Northwest Arkansas Democrat-Gazette

Historical society hears about history of Hiwasse

- SUSAN HOLLAND Susan Holland can be reached by email at

HIWASSE — The quarterly meeting of the Benton County Historical Society was held March 12 at the Hiwasse Mercantile.

Leah Whitehead, of Bella Vista, president of the society, welcomed members and guests and introduced Chris and Amanda (Fletcher) Flynt, owners of the recently renovated mercantile building.

The Flynts opened the Hiwasse Mercantile store in the fall of 2022, but March 12 was the opening day of the adjacent meeting room.

Whitehead praised the Flynts for the excellent job they did in restoring the historical building and said it was a “perfect example” of restoring a building and reusing it for a useful purpose. Amanda Flynt spoke briefly and noted that it was sad seeing the building falling down and she is thankful that she and her husband have been able to preserve “a lot of rich Hiwasse history” there.

Flynt gave a brief biography of Virgil Banks, who owned and operated Hiwasse Produce and Grocery in the building and was also the depot agent at Hiwasse. She said she and Chris have plans for further improvemen­ts to the property, including landscapin­g and installati­on of additional parking on the north side of the building.

Benton County native Larry Horton was the speaker for the society meeting and related an interestin­g history of Hiwasse. Horton, an author, Realtor and EMT, said he had deep roots in Hiwasse but left the area at an early age when his parents divorced. He gave a brief geological descriptio­n of the area and read a short early history of the town. He said the hills were surrounded by beautiful prairies and noted that some early settlers were not always the most desirable, as many criminals from neighborin­g states came to the area to take advantage of the more tolerant residents.

Many area buildings were burned during the Civil War, Horton said, and roads everywhere were terrible. Only after Reconstruc­tion, between 1865 and 1890, were many small towns in the area developed. Land grants were awarded and many came to the area, including Horton’s ancestors who homesteade­d on what is now Arkansas 279. Tobacco was an early cash crop in the area. Many people came because there was an abundance of good timber in the area for building.

A railroad was first proposed about 1853, but not until the Frisco railroad developed from Rogers in 1881 did the area finally open up. The town was first called Dickson, after Joseph Daniel Dickson, and was first located east of the present town. Dickson, three miles north of Spavinaw, was establishe­d on Aug. 7, 1871, and the name was changed to Hiwasse in 1899. Some residents wanted to call the town Big Spring, but there was already a Big Spring in the state, so they were unable to use that name.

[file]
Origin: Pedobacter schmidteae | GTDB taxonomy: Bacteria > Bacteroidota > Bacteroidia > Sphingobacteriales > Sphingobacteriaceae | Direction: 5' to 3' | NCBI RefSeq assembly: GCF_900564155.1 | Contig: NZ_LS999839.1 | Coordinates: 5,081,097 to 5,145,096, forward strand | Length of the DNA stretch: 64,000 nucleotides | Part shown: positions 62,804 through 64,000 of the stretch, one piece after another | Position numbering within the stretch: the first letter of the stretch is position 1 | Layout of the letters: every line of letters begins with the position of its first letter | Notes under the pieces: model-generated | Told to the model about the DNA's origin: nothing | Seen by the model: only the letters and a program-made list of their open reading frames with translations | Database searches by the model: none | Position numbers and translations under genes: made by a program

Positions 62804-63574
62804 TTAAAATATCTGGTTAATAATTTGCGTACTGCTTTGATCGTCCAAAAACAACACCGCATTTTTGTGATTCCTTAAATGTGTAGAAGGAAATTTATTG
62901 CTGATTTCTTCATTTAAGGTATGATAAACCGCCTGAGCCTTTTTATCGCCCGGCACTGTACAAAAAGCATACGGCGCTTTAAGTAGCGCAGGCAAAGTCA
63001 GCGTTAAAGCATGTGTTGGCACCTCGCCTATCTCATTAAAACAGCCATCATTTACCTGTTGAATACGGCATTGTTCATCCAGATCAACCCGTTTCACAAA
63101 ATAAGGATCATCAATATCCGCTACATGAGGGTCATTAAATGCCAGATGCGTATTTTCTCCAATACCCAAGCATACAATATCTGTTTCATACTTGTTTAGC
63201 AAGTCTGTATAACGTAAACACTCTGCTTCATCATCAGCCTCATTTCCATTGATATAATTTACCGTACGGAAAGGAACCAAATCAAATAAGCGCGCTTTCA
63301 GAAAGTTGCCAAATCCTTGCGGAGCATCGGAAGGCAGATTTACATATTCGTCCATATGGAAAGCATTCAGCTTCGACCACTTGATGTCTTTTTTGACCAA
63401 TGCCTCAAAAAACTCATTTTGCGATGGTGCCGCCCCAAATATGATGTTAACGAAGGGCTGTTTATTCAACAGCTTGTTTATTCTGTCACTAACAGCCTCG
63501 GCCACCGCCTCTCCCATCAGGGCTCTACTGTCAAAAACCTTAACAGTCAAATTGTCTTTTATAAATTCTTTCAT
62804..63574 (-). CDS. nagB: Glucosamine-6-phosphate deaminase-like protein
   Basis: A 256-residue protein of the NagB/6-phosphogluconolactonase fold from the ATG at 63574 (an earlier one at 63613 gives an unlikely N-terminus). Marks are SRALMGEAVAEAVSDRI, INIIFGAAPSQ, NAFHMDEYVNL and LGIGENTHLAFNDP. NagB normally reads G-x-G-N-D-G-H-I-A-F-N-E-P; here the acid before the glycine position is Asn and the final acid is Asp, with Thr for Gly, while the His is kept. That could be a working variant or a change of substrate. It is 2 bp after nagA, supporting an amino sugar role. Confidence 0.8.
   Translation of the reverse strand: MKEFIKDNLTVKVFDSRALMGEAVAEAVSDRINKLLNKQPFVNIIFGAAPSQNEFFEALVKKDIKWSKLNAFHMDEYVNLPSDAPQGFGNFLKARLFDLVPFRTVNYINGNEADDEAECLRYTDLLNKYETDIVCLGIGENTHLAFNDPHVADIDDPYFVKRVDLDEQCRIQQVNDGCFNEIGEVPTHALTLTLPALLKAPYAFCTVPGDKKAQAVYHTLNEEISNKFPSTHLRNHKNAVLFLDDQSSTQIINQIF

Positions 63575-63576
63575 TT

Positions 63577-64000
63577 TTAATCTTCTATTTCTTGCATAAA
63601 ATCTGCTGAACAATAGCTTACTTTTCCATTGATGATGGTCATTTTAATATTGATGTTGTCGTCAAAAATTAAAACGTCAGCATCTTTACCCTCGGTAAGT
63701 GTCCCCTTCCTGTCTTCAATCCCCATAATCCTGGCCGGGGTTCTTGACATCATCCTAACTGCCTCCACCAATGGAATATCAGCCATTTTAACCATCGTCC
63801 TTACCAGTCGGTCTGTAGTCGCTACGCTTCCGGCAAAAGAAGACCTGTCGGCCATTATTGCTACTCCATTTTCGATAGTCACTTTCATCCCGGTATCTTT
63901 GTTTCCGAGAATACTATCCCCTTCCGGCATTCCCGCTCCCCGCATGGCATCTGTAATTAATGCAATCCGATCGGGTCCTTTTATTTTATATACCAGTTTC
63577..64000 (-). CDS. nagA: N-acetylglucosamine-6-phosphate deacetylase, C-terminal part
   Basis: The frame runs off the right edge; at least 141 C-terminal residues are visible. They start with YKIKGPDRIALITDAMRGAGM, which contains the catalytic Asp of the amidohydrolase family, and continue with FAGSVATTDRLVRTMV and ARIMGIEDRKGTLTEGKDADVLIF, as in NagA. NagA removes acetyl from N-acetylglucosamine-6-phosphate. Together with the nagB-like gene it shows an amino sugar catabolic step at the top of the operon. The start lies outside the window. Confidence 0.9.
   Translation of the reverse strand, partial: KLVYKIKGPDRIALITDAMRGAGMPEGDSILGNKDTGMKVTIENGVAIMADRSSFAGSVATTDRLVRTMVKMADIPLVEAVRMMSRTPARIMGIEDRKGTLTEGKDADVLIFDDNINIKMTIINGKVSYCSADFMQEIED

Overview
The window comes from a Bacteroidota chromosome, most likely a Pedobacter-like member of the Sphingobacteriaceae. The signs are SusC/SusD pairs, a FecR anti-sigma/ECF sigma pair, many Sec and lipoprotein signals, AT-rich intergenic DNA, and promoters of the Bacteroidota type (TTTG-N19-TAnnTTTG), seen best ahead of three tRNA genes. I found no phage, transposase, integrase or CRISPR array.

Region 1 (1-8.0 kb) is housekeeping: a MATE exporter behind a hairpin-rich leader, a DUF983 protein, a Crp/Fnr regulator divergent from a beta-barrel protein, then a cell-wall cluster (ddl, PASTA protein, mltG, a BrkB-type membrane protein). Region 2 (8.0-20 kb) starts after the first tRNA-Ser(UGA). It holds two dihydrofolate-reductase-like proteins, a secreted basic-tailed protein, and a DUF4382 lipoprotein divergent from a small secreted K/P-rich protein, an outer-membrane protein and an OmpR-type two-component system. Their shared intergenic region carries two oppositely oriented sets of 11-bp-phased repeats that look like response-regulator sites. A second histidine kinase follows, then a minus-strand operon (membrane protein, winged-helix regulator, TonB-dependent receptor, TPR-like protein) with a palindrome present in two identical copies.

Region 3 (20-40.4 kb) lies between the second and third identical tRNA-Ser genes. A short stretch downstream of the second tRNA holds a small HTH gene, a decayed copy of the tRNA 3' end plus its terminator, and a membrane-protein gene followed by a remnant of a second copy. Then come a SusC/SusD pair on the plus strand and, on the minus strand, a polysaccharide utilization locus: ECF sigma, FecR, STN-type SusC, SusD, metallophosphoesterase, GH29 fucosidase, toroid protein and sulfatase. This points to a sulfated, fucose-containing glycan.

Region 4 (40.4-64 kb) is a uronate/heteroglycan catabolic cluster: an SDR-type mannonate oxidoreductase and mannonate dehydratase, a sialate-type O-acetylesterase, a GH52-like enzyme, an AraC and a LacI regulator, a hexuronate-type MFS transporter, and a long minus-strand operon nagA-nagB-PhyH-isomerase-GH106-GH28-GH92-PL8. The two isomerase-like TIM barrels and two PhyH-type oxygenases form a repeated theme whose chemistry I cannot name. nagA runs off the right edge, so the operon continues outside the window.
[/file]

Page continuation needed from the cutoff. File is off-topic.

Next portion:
The railroad finally came to Hiwasse in 1898. Horton said there was a fight between Kansas City and St. Louis as to which would put in the first rail line in the area. The area was known for its abundant fruit crops, and by 1906 Benton County was shipping the largest numbers of apples in the country. It was also the headquarte­rs for Elberta peaches.

Horton told about the Keith family, who grew many apple trees. The Keith farm consisted of 300 acres, 270 of which were planted in fruit trees. The apple business “went bust” by 1930 after aging orchards were damaged by insects, blight and other diseases.

Horton gave an early descriptio­n of the area, when Hiwasse consisted of four stores, including the Hiwasse Mercantile, and had a doctor, Dr. Horton, whose brother was also a doctor in nearby Pineville, Mo. He told about an attempted bank robbery on Dec. 1, 1911, when robbers blew up the entire bank building without being able to get into the vault. The business district burned down in 1913.

Horton noted that the area produced some of great baseball players, including Bob Holloway and Gene Stephens, a Red Sox star player who long held the Major League record for making three hits in one inning. Horton related how Holloway was involved in some area robberies and in moon-shining and was arrested, although family members insisted he was innocent and was only covering for someone else. He was imprisoned for about a year until he was pardoned by the governor.

“He was a better baseball player than he was a criminal,” Horton said.

Life in Hiwasse has always been laid back, Horton said, and he read a recent article he had written about his early memories attending the Hiwasse Christian Church, which is still much the same today. At that early date there were more churches than businesses in the area, Horton said, and the church was a favorite meeting place for neighbors and friends. There was no baptismal at the church, Horton added, and baptisms were held in Spavinaw Creek, so he suggested getting baptized in the summertime “or a person was going to have a pretty cold road to salvation.”

Horton remarked on good and bad times.

“People did whatever they had to do to survive,” he said.

As the area continues to grow, residents don’t know people like they used to and times are rapidly changing, he added.

“We’ll probably never again see the days of a railroad coming through town carrying loads of fruit for the national market, but sometimes lifetimes of memories are enough to keep a town alive,” he concluded.

 ?? (NWA Democrat-Gazette/Susan Holland) ?? Benton County native Larry Horton speaks March 12 to members and guests of the Benton County Historical Society at the Hiwasse Mercantile.
(NWA Democrat-Gazette/Susan Holland) Benton County native Larry Horton speaks March 12 to members and guests of the Benton County Historical Society at the Hiwasse Mercantile.

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